Recently, Alphabet’s Waymo demanded at least $1 billion in damages and a public apology from ride-hailing giant Uber technologies. These comes as requirements in order to resolve its high-profile trade secret lawsuit against the ride- services company. In the lawsuit, Waymo accused Uber of stealing it’s self-driving car technology to develop their own prior to its trial date which was scheduled to take place some few days ago. Also, Waymo claim that Levandowski downloaded about 14000 confidential files before resigning to develop his own self-driving vehicle company, called Otto, which Uber acquired soon after.
For that reason, Waymo self-driving car unit went further to request that an independent monitor be assigned to ensure Uber does not use Waymo technology in the future. However, Uber has vigorously denied using Waymo’s trade secrets in developing its own system for autonomous driving. They have also rejected the conditions as non-starters as the accurate amount requested by Waymo and the exact time the offer was made could not be learned. Waymo’s strong negotiating power, which has not been previously reported, reflects the company’s confidence in its legal status after months of pretrial victories in a battle which may assist in determining who emerges on the forefront of the fast growing sector of self- driving cars.
The settlement conditions also suggest that Waymo is not in a hurry to settle the lawsuit, partly due to its value as a distraction for the Uber leadership. The hearing was scheduled on October this year. However, Waymo persuaded a San Francisco judge to postpone the trial to early December, citing the necessity to investigate evidence Uber had not disclosed earlier. No further settlement talks are currently scheduled, the sources said.
The judge in charge of the case directed that the companies enter a mediation with a court-appointed magistrate. Amy Candido, a Waymo attorney, has declined to comment on any settlement talks, but said the company’s reasons for suing Uber are “pretty clear.” “Waymo had one goal: to stop Uber from using its trade secrets,” she said. “That remains its goal.” But an Uber spokesman refused to comment on the same. Waymo’s lawsuit has been distracting for Uber. A U.S District Judge William Alsup approved Waymo’s appeals for a pretrial injunction in May, which banned Levandowski from working in Lidar, a major sensor technology for self-driving cars that is the core of the current lawsuit.
Later, he was fired by Uber after he refused to return Waymo documents when the case heated. Surprisingly, he has declared his constitutional right against self-incrimination and refused to answer questions from Waymo lawyers. In the meantime, Uber co-founder Travis Kalanick resigned as chief executive for allegations of widespread misconduct at the company and since then he has become involved in a boardroom fight with fellow Uber investor Benchmark Capital. Benchmark referred to Waymo’s allegations as “theft” in a separate lawsuit aimed at forcing Kalanick off Uber’s board.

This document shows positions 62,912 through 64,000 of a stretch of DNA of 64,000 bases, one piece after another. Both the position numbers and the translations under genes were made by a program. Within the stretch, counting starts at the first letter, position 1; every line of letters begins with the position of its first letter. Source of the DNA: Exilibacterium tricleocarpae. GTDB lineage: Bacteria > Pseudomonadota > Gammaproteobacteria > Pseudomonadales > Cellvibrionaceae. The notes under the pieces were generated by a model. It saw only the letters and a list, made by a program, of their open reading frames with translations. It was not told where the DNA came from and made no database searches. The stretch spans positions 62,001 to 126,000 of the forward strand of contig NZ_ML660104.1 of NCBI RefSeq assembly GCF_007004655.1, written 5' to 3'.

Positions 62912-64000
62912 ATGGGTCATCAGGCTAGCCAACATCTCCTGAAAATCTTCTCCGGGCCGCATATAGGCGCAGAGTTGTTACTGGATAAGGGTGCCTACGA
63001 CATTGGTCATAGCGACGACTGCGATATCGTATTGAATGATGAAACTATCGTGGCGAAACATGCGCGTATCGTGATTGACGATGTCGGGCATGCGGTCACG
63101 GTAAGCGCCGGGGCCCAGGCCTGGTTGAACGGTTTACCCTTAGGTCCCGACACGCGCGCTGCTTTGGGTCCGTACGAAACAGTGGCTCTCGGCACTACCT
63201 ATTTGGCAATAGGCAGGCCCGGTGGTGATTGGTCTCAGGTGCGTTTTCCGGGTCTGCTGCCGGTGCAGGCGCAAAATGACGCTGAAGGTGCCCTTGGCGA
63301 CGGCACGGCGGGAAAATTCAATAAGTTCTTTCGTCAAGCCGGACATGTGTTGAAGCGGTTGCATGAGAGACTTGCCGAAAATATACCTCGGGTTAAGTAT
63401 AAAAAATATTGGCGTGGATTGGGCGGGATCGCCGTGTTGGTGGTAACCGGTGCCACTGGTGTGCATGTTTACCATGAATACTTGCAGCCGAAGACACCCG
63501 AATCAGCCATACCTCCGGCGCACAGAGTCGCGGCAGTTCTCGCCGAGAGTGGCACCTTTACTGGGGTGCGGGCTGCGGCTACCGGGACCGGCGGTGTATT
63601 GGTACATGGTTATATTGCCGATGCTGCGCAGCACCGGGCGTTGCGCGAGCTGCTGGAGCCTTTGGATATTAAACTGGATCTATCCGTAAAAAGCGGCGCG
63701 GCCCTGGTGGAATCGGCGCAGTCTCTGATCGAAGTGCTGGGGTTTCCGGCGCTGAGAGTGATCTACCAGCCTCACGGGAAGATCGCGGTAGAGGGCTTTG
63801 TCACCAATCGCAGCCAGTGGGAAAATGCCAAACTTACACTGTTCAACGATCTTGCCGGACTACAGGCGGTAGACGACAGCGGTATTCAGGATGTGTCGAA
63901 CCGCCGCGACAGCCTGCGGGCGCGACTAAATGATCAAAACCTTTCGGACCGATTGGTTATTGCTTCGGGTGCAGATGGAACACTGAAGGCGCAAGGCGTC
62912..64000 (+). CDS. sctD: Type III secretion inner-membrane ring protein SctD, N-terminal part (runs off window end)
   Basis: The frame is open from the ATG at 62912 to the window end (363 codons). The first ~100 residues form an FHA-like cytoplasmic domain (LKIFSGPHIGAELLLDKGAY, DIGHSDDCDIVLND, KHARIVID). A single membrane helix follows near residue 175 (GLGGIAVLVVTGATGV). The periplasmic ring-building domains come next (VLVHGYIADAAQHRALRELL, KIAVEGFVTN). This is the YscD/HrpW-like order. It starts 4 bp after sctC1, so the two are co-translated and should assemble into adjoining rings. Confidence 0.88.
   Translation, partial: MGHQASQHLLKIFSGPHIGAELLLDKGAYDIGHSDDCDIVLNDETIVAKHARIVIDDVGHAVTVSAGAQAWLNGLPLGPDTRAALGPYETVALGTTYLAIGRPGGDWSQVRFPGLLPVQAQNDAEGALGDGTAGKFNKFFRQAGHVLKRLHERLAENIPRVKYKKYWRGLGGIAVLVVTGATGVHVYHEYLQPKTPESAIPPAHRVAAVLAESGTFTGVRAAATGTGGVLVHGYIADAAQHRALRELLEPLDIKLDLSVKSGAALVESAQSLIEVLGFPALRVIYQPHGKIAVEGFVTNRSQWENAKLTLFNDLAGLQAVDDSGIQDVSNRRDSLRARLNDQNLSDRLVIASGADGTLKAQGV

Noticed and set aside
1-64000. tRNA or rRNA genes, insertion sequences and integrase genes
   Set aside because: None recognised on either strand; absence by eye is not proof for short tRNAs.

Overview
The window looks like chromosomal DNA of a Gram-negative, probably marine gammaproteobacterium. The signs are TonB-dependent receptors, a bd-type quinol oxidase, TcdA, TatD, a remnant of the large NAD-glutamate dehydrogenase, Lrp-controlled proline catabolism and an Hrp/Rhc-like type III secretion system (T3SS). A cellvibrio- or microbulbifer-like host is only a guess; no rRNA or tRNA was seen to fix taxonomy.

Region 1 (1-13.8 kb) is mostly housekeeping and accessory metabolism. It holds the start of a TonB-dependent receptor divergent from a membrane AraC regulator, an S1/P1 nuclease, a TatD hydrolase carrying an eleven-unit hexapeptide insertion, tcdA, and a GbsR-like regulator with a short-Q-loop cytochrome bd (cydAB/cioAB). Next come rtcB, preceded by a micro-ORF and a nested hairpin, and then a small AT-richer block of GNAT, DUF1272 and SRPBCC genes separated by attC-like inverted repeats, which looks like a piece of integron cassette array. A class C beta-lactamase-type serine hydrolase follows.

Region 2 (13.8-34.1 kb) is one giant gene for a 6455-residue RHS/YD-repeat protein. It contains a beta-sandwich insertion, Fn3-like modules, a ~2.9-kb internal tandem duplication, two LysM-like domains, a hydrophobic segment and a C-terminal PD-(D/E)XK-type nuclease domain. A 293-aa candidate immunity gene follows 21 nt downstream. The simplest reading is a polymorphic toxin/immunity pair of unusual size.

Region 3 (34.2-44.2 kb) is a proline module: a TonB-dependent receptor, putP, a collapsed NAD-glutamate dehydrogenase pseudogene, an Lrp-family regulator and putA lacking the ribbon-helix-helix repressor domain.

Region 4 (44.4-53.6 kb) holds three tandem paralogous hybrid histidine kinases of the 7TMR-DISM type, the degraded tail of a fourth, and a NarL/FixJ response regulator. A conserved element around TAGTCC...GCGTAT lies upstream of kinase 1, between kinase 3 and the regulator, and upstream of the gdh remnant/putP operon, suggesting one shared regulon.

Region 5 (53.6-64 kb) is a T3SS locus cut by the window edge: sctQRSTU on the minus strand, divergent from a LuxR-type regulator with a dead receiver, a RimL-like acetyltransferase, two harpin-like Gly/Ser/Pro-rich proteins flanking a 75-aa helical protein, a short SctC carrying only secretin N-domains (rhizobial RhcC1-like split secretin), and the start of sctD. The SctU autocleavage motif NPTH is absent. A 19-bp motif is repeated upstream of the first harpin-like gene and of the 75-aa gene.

The law suit has been put on hold. A day before Kalanick was to give a statement on Waymo’s case, his lawyers requested Waymo to postpone the event as they claimed Kalanick was in the middle of a fight to appoint new board members and would be unavailable, a request which was not accepted by Waymo. It is clear that causing such disruptions for a competitor is a benefit to Waymo, Rowe said. Uber has appointed three law firms to litigate the case and dedicated thousands of hours to investigate its servers for Waymo confidential information. Waymo has approximated damages in the case to about $1.9 billion, which Uber disputes.
Despite that figure and huge settlement demands, Waymo views winning a permanent injunction against Uber using any Waymo intellectual property as the main priority, another source familiar with the company’s thinking revealed. Much of the technical evidence in the case has been filed under seal, making it impossible for outside observers to independently assess the strength of each side’s arguments. However, recently in court, Alsup said Uber’s product was “dissimilar” from Waymo‘s.
Even if a jury finds that Uber stole Waymo trade secrets, Uber says in court filings that its engineers have designed around the Waymo technology at issue in the case. If that is true, that would lessen the impact on Uber in the event of a defeat in court. Waymo is skeptical of Uber’s claim, however. In a court filing recently, it requested an order forcing Uber to disclose its source code, or underlying software, for its Lidar products.
The Alphabet subsidiary said in the filing that it recently learned that former employees took Waymo source code when they went to work at Uber, “including software related to the ‘brains’ of the self-driving vehicle. The battle is still on and we can’t predict the winner.
Is technology worth the fight?
Who is winning the battle?